A Green Trade War
If one of the main barriers standing between us and a clean energy future is high technology investment costs, then the current green stimulus battle between the US and Europe could end up being the most beneficial “incentive war” of our lifetime.
As is now well known, the US Inflation Reduction Act is a landmark federal law passed in 2022 which authorised and mobilised $USD 391 billion in spending on energy and climate change. The law includes significant tax breaks and subsidies to boost US production of electric vehicles, solar panels and batteries. It is widely expected that this government “capital injection” will significantly bring down the private sector costs of the energy transition and will no doubt act as a major catalyst for companies operating and innovating in the climate industry.
From an international perspective, the law has a couple of interesting features:
- Subsidies and tax credits are designed to boost wages: The law includes some of the strongest labor protections and incentives ever attached to clean energy tax credit programs. For example, tax incentives are up to five times larger when companies meet prevailing wage and apprenticeship requirements. The secondary implication is that in a global labor shortage, the relative attractiveness of US employment is increasing.
- “America First” is embedded into the legislation. There are “Make it in America” provisions throughout the legislation to incentivise American-made equipment and boost domestic production all along the supply chain.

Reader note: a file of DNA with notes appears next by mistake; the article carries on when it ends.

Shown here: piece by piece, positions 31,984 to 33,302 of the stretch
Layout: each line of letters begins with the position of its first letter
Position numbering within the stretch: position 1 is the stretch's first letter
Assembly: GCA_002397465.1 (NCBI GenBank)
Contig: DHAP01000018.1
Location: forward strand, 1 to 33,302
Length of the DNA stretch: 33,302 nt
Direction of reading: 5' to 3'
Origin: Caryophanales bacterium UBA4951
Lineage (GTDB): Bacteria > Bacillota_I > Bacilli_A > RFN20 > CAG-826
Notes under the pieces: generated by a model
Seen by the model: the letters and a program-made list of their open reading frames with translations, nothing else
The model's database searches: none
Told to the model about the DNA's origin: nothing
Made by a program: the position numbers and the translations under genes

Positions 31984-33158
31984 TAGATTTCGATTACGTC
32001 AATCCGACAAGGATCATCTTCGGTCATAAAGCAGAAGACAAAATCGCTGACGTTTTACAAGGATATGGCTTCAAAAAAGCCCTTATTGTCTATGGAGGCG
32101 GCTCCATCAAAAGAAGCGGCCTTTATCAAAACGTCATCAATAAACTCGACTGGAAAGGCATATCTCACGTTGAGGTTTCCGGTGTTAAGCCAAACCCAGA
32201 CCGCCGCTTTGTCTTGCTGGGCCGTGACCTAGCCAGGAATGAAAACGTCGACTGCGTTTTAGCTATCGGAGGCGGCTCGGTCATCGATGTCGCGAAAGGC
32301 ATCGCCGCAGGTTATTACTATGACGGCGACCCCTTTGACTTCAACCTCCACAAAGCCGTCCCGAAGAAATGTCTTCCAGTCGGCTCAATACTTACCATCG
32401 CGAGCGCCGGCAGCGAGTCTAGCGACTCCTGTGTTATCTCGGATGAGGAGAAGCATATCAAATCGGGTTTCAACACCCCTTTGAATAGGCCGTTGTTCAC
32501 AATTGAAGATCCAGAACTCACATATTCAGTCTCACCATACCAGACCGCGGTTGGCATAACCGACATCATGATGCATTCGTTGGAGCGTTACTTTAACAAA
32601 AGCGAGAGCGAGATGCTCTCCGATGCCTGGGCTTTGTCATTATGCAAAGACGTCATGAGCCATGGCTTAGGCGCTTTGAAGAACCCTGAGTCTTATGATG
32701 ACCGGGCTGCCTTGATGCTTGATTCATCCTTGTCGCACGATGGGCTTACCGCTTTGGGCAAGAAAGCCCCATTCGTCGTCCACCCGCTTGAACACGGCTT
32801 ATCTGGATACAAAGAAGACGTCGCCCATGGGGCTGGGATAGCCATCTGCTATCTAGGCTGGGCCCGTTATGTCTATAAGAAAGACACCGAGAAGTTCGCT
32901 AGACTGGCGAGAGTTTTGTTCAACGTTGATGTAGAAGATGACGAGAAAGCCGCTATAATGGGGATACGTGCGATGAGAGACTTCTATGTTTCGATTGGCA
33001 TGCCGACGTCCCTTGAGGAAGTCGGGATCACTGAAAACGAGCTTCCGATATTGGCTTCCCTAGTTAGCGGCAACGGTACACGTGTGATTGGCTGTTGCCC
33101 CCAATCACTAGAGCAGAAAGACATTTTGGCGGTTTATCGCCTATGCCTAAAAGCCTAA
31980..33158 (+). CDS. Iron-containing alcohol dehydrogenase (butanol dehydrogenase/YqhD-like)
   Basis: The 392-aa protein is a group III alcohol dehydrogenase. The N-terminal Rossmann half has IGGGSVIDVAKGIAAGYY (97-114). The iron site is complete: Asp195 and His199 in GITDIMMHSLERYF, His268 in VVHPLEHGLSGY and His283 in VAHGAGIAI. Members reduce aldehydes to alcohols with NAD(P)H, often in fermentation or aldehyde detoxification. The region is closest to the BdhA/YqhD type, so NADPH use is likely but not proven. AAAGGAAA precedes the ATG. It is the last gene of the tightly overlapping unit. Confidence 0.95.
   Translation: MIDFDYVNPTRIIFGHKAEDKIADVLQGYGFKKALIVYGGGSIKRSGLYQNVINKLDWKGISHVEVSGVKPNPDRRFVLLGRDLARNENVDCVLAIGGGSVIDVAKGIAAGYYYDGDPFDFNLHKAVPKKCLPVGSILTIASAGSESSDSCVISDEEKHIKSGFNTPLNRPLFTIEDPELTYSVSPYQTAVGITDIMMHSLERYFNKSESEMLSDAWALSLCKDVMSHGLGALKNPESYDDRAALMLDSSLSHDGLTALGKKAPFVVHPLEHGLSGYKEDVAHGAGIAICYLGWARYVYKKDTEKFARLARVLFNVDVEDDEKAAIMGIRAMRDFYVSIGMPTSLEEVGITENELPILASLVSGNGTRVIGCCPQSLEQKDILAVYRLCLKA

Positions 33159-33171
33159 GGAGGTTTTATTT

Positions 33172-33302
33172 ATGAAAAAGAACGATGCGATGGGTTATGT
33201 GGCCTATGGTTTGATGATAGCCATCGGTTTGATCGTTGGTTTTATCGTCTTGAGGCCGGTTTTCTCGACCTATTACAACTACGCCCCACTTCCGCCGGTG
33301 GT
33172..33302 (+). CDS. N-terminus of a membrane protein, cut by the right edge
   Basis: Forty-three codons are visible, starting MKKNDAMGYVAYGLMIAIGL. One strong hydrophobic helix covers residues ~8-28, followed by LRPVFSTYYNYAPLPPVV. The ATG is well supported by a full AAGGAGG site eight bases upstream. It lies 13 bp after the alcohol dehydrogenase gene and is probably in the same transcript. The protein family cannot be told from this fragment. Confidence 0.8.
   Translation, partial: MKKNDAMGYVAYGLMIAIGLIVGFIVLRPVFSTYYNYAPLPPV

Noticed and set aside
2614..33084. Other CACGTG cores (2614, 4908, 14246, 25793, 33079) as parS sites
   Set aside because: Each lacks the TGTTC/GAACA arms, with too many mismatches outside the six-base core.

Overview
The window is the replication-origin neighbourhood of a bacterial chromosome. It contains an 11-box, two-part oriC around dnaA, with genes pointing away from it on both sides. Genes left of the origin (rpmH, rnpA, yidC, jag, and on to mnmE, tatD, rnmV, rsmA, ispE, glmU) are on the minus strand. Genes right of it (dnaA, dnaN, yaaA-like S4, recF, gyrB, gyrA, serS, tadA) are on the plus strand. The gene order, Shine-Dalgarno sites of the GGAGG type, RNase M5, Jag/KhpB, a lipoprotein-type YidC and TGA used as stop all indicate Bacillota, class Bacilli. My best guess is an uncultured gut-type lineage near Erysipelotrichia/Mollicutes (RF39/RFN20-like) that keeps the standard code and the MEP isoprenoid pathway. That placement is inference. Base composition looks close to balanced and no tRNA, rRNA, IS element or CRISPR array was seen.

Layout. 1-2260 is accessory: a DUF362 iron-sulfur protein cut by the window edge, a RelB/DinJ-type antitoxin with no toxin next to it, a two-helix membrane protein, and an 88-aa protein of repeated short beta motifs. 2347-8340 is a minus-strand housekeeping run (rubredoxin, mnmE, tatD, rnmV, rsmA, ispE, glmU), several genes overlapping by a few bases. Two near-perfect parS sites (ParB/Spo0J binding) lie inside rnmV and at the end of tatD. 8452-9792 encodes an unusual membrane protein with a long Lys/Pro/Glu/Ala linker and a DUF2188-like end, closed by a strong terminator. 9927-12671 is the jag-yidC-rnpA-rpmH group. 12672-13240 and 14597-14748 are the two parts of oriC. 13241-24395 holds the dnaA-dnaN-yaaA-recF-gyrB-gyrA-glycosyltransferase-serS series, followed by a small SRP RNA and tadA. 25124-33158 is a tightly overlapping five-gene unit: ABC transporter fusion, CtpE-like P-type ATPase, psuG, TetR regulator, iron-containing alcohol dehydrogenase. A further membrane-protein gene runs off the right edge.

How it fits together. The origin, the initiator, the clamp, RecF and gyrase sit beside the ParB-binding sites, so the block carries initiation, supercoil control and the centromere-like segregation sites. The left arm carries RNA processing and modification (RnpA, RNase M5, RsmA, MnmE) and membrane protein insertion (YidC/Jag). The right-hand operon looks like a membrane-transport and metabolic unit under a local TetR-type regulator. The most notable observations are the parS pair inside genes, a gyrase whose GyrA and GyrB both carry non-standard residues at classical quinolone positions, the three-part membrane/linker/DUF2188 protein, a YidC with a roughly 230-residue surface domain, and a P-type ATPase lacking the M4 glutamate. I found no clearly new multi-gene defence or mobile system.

It is perhaps no wonder therefore that other nations have expressed concerns about antitrust: some European nations have even declared that the IRA is in breach of World Trade Organization rules. Whether the latter is factual or not, it is clear the EU and others are now scrambling to introduce their own climate investment packages to (re) level the playing field.
The contours of the European package are still taking form; it is set to be discussed at the upcoming EU summit meeting on 9-10 February and 24-25 March. Nonetheless, it seems the four pillars of the EU’s Green Deal Industrial Plan (GDIP) – speed, simplicity, jobs, and free trade – are designed to address innate anti-competitive provisions of the Inflation Reduction Act.
For investors, the message is clear: policymakers are tugging hard on all available levers to speed up investment in climate change mitigation and the energy transition. Companies operating in this space, many of which are featured in the Rize Environmental Impact 100 UCITS ETF, are set to benefit for years to come.
This Featured Article has been produced by Sustainable Market Strategies. Rize ETF Ltd make no representations or warranties of any kind, express or implied, about the completeness, accuracy, reliability or suitability of the information contained in this article.
 R Street, “Potential Effects of the Inflation Reduction Act on Greenhouse Gas Emissions”, September 2022. Available at: https://www.rstreet.org/2022/09/27/potential-effects-of-the-inflation-reduction-act-on-greenhouse-gas-emissions/
 EURACTIV, “EU’s green industrial plan vague on clean tech, finance, critics say”, February 2023. Available at: https://www.euractiv.com/section/energy-environment/news/eus-green-industrial-plan-vague-on-clean-tech-finance-critics-say/